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Theater Review (LA): Songs for a New World at the MET

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It’s ironic that Jason Robert Brown’s musical revue, now playing at the MET Theatre in Hollywood, is titled Songs for a New World, since these are songs of the most hackneyed kind that would surely have been cut from a show during its out-of-town tryouts.

Described as “a revue in the mold of Jacques Brel is Alive and Well,” Songs is a similar collection of themed compositions, but that’s where the similarity ends. Brown’s material suffers from a chronic lack of emotional depth or insight. It’s as if a computer was programmed to create a series of songs in the Brel style and, as instructed, output a war song, a ballad, a love song, a mother song, et al…but the result is so opportunistic and unaffecting that it becomes risible.

The DOMA Theatre Company’s production is far better than the material deserves, with a fine five-piece band led by Chris Raymond, whose talent was utilized much more wisely in the company’s recent production of The Who’s Tommy.

The vocalists – Andrea Arvanigian, AnnaLisa Erickson, Malek Hanna, and Mookie Johnson – all have fine voices and deliver the material with a real commitment, which helps during Act One, but by the second act, when it becomes apparent that the material isn’t going to improve, some dodgy choices in choreography and lighting push the production into bad camp territory.

Arvanigian’s performance of “Christmas Lullaby,” performed so earnestly, only serves to magnify the awfulness of the lyrics. And when the stage is washed in the holy light of a stained-glass window during the final chorus, it’s just too much. Similarly, when everyone dresses in military garb for “The Flagmaker, 1775,” marching in place and saluting, and Erickson turns to the audience with a haunted expression and a folded-up American flag cradled in her arms, it’s unintentionally hilarious.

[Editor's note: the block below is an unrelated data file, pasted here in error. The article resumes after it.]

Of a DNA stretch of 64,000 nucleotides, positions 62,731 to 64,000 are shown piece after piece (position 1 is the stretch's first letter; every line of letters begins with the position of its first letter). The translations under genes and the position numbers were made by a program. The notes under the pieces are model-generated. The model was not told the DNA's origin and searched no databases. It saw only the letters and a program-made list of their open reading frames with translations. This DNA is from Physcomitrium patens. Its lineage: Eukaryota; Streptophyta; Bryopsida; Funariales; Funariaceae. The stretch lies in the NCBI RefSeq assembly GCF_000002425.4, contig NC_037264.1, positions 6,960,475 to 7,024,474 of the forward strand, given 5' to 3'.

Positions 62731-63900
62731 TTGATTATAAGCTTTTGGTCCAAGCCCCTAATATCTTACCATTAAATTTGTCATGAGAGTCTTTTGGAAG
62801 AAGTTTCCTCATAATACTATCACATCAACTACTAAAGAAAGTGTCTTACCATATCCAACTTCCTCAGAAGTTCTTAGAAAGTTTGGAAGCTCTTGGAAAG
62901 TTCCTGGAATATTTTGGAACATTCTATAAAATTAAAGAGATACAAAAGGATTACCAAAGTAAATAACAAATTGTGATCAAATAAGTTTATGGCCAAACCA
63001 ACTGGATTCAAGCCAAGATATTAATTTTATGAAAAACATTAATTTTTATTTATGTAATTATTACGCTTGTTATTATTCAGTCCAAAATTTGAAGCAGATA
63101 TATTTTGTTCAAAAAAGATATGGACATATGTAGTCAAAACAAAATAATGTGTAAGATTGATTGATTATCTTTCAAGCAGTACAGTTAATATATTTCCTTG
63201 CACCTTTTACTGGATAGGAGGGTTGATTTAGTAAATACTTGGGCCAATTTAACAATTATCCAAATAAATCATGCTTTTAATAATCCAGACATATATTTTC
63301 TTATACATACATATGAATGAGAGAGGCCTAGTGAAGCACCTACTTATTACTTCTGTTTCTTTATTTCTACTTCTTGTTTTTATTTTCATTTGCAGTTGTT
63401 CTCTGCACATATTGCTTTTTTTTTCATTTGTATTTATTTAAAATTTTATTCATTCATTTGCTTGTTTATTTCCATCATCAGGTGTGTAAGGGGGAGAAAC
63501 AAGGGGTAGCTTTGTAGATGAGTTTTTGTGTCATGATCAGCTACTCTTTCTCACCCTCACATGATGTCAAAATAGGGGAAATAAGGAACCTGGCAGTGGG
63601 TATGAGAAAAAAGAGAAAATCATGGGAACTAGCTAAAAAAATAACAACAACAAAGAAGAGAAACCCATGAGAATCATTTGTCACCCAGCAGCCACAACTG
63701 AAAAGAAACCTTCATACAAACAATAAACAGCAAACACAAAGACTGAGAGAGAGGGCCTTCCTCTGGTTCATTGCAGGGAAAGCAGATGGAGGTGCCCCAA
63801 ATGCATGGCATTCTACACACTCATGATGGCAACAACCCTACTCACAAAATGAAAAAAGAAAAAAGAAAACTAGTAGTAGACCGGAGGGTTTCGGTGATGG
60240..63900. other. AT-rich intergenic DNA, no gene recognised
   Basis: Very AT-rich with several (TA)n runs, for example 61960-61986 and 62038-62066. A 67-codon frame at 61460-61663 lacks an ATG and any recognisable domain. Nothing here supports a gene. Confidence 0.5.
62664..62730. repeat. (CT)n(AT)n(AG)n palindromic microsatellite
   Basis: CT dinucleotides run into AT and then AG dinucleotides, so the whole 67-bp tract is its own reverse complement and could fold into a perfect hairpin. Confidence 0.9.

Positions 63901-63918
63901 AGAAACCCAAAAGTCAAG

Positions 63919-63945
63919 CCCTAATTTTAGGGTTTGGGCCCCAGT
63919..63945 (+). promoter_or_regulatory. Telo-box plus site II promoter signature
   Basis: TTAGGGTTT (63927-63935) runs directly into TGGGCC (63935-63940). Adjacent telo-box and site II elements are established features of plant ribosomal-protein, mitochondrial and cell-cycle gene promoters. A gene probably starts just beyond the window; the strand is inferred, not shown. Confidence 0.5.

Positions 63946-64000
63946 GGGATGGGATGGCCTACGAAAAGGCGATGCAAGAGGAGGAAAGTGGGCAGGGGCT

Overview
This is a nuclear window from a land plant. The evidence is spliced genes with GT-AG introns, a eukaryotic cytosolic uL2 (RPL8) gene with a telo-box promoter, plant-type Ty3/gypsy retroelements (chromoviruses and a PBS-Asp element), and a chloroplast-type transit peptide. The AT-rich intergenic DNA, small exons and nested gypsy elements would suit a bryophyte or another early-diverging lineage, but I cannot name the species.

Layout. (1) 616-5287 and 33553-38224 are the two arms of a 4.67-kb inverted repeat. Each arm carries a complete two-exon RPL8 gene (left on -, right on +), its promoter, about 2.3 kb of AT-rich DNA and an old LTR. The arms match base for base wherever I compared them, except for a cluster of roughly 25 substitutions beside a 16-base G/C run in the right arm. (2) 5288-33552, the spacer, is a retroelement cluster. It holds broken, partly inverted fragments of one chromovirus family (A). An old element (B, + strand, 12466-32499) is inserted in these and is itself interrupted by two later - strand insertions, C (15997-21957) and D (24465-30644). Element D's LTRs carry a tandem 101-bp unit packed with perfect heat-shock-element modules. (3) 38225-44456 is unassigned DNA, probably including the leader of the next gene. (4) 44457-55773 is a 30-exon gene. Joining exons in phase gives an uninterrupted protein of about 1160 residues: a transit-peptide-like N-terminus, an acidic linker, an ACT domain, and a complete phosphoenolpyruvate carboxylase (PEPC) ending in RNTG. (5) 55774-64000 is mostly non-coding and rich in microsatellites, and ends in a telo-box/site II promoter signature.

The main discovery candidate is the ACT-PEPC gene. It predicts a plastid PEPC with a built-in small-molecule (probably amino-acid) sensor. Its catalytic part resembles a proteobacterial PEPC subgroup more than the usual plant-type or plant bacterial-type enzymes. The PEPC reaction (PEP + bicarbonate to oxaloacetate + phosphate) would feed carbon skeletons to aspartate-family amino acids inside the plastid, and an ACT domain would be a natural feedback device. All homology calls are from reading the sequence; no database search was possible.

By the time the cast reaches the final number – yes, it’s called “Hear My Song” – they seem to have run out of steam along with the audience. There’s only so much yearning, exploring, dreaming, and reaching for the sky that one can tolerate.

Brandy Jacobs’ set, a 1930s-style art deco bar, where the characters come to drink, brood, and sing out their sorrows, is attractive enough, but doesn’t offer any particular meaning. The aforementioned lighting design by Cullen Pinney is fine when it’s spotlighting various characters during their solos but becomes ridiculous when it takes part in hammering home some trite symbolism. Director Marco Gomez must also take responsibility for some of the cheesy choices.

It’s surprising that only six months after its ill-judged staging of the actual Jacques Brel that DOMA would take on this similarly structured but musically inferior piece. Some entertainment value might be gotten if one arrived predisposed for an evening of bad songs and could find amusement in the mawkishness of the material.

Songs for a New World, at the MET Theatre, 1089 N. Oxford Avenue, Los Angeles, plays Fridays and Saturdays at 8 p.m. and Sundays at 3 p.m. through June 3rd. Reservations can be made online or by calling (323) 465-0693.

Photo: Michael Lamont

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About Kurt Gardner

Writer, critic and marketing expert whose passion for odd culture knows no bounds.